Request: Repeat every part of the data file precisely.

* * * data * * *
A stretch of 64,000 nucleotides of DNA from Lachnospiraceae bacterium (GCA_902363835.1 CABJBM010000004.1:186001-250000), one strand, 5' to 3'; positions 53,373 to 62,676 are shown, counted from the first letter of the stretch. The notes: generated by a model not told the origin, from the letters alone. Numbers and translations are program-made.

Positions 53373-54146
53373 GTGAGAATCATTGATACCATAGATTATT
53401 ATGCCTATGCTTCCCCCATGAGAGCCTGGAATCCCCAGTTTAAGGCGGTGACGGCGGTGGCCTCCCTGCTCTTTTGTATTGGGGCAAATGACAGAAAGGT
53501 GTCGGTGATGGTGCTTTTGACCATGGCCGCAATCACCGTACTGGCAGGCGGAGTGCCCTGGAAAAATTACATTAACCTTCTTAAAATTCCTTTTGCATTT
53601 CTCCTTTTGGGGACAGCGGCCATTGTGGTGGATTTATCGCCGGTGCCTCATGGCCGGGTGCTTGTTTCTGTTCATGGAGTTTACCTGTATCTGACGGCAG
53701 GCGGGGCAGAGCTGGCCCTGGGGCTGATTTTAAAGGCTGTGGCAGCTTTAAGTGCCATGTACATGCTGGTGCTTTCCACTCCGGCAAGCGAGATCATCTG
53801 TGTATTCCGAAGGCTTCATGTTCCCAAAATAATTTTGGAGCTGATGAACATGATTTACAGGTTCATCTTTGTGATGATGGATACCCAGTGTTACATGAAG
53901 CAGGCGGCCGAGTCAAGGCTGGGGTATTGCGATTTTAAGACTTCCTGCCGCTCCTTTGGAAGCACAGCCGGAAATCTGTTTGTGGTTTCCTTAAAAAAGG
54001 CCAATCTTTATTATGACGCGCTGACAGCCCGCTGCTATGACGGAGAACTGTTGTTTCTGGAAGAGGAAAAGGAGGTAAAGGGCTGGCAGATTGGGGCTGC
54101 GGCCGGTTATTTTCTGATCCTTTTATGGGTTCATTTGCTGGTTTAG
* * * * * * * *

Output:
A stretch of 64,000 nucleotides of DNA from Lachnospiraceae bacterium (GCA_902363835.1 CABJBM010000004.1:186001-250000), one strand, 5' to 3'; positions 53,373 to 62,676 are shown, counted from the first letter of the stretch. The notes: generated by a model not told the origin, from the letters alone. Numbers and translations are program-made.

Positions 53373-54146
53373 GTGAGAATCATTGATACCATAGATTATT
53401 ATGCCTATGCTTCCCCCATGAGAGCCTGGAATCCCCAGTTTAAGGCGGTGACGGCGGTGGCCTCCCTGCTCTTTTGTATTGGGGCAAATGACAGAAAGGT
53501 GTCGGTGATGGTGCTTTTGACCATGGCCGCAATCACCGTACTGGCAGGCGGAGTGCCCTGGAAAAATTACATTAACCTTCTTAAAATTCCTTTTGCATTT
53601 CTCCTTTTGGGGACAGCGGCCATTGTGGTGGATTTATCGCCGGTGCCTCATGGCCGGGTGCTTGTTTCTGTTCATGGAGTTTACCTGTATCTGACGGCAG
53701 GCGGGGCAGAGCTGGCCCTGGGGCTGATTTTAAAGGCTGTGGCAGCTTTAAGTGCCATGTACATGCTGGTGCTTTCCACTCCGGCAAGCGAGATCATCTG
53801 TGTATTCCGAAGGCTTCATGTTCCCAAAATAATTTTGGAGCTGATGAACATGATTTACAGGTTCATCTTTGTGATGATGGATACCCAGTGTTACATGAAG
53901 CAGGCGGCCGAGTCAAGGCTGGGGTATTGCGATTTTAAGACTTCCTGCCGCTCCTTTGGAAGCACAGCCGGAAATCTGTTTGTGGTTTCCTTAAAAAAGG
54001 CCAATCTTTATTATGACGCGCTGACAGCCCGCTGCTATGACGGAGAACTGTTGTTTCTGGAAGAGGAAAAGGAGGTAAAGGGCTGGCAGATTGGGGCTGC
54101 GGCCGGTTATTTTCTGATCCTTTTATGGGTTCATTTGCTGGTTTAG